San Diego Symphony’s home is the Copley Symphony Hall, a magnificent hall founded as movie theatre in 1929 in the French Rococo style. It became the symphony’s home in 1984 and was surrounded by the Symphony Towers, the second tallest building in all of San Diego County in 1989. This is where the symphony orchestra stages its subscription series which include a Masterworks series, several holiday programs, a Winter Pops series, the Light Bulb Series and a Family Festival series. It also stages a Summer Pops season in the great outdoors, as well as special Thursday Night Lite series. From 2005 onwards, they have been designated the pit orchestra for the renowned San Diego Opera. Each year, many San Diego Symphony Concert tickets are sold for their series.
The San Diego Symphony rose to grander heights after a two million dollar gift from Larry Robinson and rose to prominence under the leadership of artistic director, Jung-Ho Pak, formerly the symphony’s assistant conductor. In 2002, the orchestra was part of a history making event when they received, from Joan and Irwin Jacobs, a one hundred and twenty million dollar donation. This is the largest donation ever made to any symphony orchestra in the world.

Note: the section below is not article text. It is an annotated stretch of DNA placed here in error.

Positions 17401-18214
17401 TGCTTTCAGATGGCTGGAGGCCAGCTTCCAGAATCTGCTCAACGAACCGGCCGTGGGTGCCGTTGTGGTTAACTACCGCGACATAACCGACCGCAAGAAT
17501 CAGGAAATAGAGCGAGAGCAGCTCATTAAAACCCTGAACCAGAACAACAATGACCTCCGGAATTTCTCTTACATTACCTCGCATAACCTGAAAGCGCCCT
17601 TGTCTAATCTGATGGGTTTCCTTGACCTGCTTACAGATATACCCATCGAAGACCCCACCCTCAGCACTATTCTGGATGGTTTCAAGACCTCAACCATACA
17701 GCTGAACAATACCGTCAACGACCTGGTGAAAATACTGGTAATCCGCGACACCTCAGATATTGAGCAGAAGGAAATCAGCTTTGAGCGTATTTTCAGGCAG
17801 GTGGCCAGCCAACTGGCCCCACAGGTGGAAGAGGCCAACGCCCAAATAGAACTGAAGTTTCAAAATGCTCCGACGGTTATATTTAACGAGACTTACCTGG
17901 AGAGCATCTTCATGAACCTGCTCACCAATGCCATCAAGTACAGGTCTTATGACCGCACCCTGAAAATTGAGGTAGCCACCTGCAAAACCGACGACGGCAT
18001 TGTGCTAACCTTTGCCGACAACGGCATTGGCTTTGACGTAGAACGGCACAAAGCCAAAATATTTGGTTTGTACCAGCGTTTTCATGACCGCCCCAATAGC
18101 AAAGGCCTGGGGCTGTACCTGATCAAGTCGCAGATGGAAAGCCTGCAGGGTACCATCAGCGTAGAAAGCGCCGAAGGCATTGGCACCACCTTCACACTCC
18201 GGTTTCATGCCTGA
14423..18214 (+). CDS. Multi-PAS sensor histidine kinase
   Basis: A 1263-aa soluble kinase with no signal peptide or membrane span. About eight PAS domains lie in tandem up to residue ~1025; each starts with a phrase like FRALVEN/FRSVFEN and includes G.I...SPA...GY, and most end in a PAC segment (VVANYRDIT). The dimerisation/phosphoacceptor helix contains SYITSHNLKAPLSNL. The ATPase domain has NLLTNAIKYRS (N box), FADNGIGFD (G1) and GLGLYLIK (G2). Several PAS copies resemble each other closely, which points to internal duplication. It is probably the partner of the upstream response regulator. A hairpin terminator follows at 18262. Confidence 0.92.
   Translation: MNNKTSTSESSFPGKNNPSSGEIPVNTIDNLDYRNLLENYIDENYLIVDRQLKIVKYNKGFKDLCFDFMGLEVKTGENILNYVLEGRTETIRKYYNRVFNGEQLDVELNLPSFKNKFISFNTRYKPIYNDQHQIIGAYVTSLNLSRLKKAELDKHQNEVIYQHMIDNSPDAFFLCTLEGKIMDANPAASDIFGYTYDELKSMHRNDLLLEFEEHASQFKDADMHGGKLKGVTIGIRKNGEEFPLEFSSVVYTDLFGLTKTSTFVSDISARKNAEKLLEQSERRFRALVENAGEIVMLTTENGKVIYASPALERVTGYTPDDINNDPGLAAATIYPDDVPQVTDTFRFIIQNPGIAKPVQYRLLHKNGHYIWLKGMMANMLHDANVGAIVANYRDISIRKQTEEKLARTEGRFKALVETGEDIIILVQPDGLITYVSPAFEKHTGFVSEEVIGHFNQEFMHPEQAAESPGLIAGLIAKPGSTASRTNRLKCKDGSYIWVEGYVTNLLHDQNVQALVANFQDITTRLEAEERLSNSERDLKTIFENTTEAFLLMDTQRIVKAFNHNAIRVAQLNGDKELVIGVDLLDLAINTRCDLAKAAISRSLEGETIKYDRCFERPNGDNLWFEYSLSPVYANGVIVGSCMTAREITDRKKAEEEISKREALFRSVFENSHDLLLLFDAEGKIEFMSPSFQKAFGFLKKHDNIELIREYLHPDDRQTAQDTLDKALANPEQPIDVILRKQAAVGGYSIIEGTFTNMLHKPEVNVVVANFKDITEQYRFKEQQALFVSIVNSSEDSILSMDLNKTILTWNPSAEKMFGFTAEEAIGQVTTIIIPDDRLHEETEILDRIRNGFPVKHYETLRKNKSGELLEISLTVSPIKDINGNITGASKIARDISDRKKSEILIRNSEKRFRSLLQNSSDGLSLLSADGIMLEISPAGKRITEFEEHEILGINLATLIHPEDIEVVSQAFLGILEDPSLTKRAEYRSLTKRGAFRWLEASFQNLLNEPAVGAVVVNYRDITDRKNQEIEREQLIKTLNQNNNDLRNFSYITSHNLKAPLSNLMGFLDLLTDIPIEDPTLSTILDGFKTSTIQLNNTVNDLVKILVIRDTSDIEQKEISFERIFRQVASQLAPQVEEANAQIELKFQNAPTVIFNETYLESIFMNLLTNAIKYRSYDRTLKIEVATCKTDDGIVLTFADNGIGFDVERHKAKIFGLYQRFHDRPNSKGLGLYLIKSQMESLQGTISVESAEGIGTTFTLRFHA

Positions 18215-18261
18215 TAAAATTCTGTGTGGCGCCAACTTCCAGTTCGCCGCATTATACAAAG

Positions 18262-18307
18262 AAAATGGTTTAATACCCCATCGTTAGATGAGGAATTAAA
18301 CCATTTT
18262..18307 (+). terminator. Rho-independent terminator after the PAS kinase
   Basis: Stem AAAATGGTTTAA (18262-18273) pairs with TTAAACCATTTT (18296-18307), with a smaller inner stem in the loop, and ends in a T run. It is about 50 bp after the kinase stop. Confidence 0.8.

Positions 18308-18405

The orchestra then raised its concert season to forty one weeks from twenty one weeks. In 2004, Jahja Ling became the orchestra’s musical director with Edward Gill holding the position of executive director. In 2006, Marvin Hamlisch became the principal pops conductor until he passed away in 2012. Today, many often pre-order cheap San Diego Symphony tickets well before their concerts are staged.
A book on the orchestra, titled San Diego Symphony From Overture to Encore has been published by the orchestra’s archivist, Melvin G. Goldzband. Describing its rise to prominence, it details how this magnificent symphony rose to become one of the most respected one in the US, and one of the most watched live, judging by the number of San Diego Symphony tickets sold each year.